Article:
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Millennials – those born in the 1980s or 1990s – have been raised with lofty American dreams of going to college and owning their own home. However, such dreams are expensive and have already placed millennials in debt. According to The Project on Student Debt, the average amount of student loan debt for the Class of 2011 was $26,600. As our generation moves out into the workforce, already burdened with student debt, how can we successfully take on mortgages?
For a generation inundated with big data and constant access to information, many of us didn’t do our homework before taking on student loan debt. With total student loan debt rising above $1 trillion, we need to be smarter consumers when it comes to adding to our debt load with mortgages. Realtors and mortgage lenders work in sales and may not have your best interests at heart. Before you take on a mortgage, it is important to understand the costs associated with owning a home.
While the June 2013 Zillow Home Value Index for the United States is $161,100, the purchase price is just the beginning. While millennials may be familiar with mortgage interest rates, which currently stand at an average 4.4 percent for 30-year fixed rate mortgages, homeowners must also take into account both property taxes and homeowner’s insurance costs, as well as paying down the principal. On top of that, many mortgage originators will also require mortgage insurance.
Maintenance and repairs paid by property managers when you rented, now fall on you if you own. And if you choose to live in that glorious gated community or condo setting, don’t forget about possible condo fees. Other costs that can factor into your home purchase and loan processing include “points” in addition to your interest rate and closing costs.
Before taking the plunge, you need to evaluate if it makes sense to buy. Potential Veterans Administration home loan borrowers undergo pre-purchase counseling to determine whether a mortgage is truly affordable. While this type of borrower education is not mandatory for first time homebuyers, it’s good practice. Below are some housing finance tips from one millennial to another to help you underwrite yourself:
-Provide a healthy down payment when purchasing a home. While Federal Housing Administration insured loans will provide coverage with as little as 3.5 percent down on the purchase price for first time homebuyers, larger down payments provide equity (and security) in down markets. According to the Zillow Home Price Index, U.S. home prices dropped 17 percent from June 2007 to June 2013. With small down payments and large price swings, borrowers can find themselves quickly underwater with mounting mortgage payments and no way out.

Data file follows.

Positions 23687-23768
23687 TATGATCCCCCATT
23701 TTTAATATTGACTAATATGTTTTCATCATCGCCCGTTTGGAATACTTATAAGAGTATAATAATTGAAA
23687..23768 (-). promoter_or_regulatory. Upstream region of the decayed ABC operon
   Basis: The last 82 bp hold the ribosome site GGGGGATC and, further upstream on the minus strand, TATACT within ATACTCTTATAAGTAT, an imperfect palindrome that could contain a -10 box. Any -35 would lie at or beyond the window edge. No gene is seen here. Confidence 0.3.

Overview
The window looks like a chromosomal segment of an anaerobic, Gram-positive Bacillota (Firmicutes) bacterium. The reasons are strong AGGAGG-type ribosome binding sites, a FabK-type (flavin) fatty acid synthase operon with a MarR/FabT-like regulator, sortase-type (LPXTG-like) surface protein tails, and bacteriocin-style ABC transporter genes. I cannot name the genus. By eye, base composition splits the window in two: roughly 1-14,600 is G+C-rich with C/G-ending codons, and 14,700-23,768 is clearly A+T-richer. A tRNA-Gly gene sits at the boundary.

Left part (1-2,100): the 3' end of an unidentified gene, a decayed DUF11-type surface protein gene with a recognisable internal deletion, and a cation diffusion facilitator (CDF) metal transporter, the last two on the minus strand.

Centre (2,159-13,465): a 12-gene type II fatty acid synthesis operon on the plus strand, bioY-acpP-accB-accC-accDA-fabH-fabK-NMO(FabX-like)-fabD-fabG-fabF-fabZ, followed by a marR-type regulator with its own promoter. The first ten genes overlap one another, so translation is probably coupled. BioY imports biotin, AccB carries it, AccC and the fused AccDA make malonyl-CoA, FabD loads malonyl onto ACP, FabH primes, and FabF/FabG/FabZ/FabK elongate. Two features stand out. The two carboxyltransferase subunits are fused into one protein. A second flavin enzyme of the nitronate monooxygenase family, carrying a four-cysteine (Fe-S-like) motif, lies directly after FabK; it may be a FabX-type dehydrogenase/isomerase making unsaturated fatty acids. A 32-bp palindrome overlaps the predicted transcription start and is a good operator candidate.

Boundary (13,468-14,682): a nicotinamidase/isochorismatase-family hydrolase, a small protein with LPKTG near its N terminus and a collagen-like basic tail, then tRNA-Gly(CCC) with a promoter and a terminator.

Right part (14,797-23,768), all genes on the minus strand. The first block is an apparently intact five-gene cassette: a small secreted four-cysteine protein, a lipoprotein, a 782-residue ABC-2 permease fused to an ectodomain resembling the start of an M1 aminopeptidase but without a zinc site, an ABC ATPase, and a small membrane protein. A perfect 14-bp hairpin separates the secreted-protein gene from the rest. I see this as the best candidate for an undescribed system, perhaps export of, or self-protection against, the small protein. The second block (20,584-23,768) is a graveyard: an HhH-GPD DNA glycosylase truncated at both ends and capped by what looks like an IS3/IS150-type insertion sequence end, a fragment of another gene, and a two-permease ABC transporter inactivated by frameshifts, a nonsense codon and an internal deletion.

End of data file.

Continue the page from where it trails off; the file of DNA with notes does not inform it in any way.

-Calculate your own debt-to-income ratio. While loan originators factor in your current outstanding debt, they may not be taking into account other costs of living including utilities, cable bills, and phone bills that you may consider essential. But if you want that dream home, is it necessary to go out to eat every other night?
-Build up your credit score. Your credit score can influence your interest rate when applying for a loan. In the year before you plan to purchase a home, make sure your credit history is as good as it can be. Then make sure your mortgage payments are made on time. Getting on automatic debit for the mortgage payments helps here.
-Don’t plan on refinancing your home, except to lower the interest rate. Alex Pollock of the American Enterprise Institute urges millennials to plan on owning their home outright, with no mortgage debt, by the time they are 60. Borrowers can also ask for 15 or 20 year loans or set up a bi-weekly payment program to shorten the life of a loan. And make sure to ask your mortgage lender whether there is any pre-payment penalty.
As conscientious and better-informed consumers, millennials can become successful homeowners by taking on the appropriate amount of debt and avoiding some of the costly mistakes made with student loans. With over 52,000 completed foreclosures in the Unites States in May 2013 alone, now is not the time to go into a home purchase uninformed.
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